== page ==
National DDI expert and advocate Gilbert Chlewicki will give the keynote address at the UDOT Research Workshop on May 10.
Chlewicki developed the design for the Diverging Diamond Interchange as a graduate student. After designing the innovative interchange, he visited France and on a bus tour, was surprised to see that the design was already in existence. While disappointed that he was not the first, he continued to work on the DDI. Chlewicki has pioneered other designs as well, including the Continuous T Intersection, which he will discuss in detail at the workshop.
As a forward to his keynote address at the workshop, he answered some questions about non-traditional transportation designs.
What prompted you to want to develop non-traditional designs?
“I’ve been designing roads since I was a little kid. I used to draw long stretches of highway on old dot-matrix computer paper that had each sheet of paper attached to the next. I used to make the lanes wide enough for my hot wheels to drive on my roads. The drawings had full signing and traffic controls. When I would finish a drawing, I would stretch it out across the house and have my younger sisters drive on them to find certain destinations. In high school, I made my lanes narrower so that I could fit more into a drawing and eventually created a new highway (which I called I-74) that went from New Jersey, through southern Pennsylvania, Ohio and finally to Indiana.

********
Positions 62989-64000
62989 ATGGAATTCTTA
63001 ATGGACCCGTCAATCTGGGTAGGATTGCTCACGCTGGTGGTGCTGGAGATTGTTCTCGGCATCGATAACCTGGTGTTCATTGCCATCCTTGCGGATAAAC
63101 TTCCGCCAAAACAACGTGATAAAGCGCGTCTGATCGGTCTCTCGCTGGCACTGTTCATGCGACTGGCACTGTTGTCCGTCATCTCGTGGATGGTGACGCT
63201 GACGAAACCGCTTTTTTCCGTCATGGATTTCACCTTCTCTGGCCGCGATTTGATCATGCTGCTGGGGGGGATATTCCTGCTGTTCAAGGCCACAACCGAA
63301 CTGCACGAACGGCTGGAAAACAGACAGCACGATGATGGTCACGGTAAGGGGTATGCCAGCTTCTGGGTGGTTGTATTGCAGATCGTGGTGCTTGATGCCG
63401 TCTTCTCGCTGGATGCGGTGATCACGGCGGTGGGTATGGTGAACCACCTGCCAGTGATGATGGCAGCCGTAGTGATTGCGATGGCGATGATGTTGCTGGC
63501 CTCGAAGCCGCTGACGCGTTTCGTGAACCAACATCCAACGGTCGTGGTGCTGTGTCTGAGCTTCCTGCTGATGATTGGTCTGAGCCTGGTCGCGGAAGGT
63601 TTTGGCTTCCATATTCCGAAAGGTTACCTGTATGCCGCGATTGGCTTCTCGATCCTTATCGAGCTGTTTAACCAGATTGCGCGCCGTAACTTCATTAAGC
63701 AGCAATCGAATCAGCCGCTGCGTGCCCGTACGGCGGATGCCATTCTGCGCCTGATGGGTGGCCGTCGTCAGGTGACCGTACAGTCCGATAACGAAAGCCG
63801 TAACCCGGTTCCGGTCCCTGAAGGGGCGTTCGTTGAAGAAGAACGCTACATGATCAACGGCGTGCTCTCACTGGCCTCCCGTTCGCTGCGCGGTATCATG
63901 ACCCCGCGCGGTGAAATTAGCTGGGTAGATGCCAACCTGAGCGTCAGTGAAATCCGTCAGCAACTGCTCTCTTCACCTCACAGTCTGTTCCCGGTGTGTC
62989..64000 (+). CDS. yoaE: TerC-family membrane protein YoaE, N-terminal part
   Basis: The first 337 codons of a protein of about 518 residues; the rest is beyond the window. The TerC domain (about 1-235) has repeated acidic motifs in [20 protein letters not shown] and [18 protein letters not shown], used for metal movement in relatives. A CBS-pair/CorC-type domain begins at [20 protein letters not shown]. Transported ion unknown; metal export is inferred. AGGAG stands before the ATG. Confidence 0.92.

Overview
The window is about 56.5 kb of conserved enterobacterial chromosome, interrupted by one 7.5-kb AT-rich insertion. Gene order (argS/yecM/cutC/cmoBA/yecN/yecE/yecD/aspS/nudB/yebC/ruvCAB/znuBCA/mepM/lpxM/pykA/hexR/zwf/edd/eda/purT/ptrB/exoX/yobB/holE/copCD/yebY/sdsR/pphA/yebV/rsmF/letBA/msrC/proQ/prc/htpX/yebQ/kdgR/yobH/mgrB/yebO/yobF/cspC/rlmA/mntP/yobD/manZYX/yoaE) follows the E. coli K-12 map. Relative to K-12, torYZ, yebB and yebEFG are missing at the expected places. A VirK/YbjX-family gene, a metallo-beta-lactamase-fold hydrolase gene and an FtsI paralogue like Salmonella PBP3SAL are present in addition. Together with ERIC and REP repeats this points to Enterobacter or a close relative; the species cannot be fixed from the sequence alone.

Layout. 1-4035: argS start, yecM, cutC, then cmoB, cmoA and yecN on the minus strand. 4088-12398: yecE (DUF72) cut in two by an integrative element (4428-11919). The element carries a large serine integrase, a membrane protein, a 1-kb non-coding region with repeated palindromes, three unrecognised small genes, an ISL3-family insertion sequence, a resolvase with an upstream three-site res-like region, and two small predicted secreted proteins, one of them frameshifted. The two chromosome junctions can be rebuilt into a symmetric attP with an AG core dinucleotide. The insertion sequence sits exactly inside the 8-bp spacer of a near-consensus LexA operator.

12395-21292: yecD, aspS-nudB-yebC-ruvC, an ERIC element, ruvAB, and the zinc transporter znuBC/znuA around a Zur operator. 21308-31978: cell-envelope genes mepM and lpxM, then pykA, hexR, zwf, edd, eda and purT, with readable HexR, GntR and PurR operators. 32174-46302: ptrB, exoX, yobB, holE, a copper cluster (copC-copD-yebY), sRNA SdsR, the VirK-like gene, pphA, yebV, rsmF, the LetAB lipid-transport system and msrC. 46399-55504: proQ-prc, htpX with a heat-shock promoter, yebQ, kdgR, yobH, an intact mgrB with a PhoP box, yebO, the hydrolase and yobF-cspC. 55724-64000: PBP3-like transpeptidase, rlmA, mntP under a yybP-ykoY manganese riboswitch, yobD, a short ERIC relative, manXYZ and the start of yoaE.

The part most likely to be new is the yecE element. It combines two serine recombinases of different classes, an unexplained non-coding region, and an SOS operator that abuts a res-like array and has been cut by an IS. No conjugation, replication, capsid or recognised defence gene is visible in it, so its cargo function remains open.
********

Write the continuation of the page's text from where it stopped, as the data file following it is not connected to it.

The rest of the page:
My drawings were always in pen, so when I would make a “mistake”, I would incorporate the mistake into the final design. Anytime I drew a more complex design, I would always try to figure out how both the geometrics and traffic operations would work and then think about what I could do to improve the design for the future. I came up with several designs on my own before I even knew they existed such as a roundabout and a single point urban interchange (SPUI). There were other designs that I still believe are original concepts. So I’ve been developing unique geometric designs for nearly 30 years now and am still continuing to come up with new designs.”
Are transportation agencies/engineers initially resistant to the DDI or other non-traditional designs? Why, and what has to happen for that resistance to be dropped?
“There has been a lot of resistance to non-traditional designs. Just as an example, the modern roundabout has been around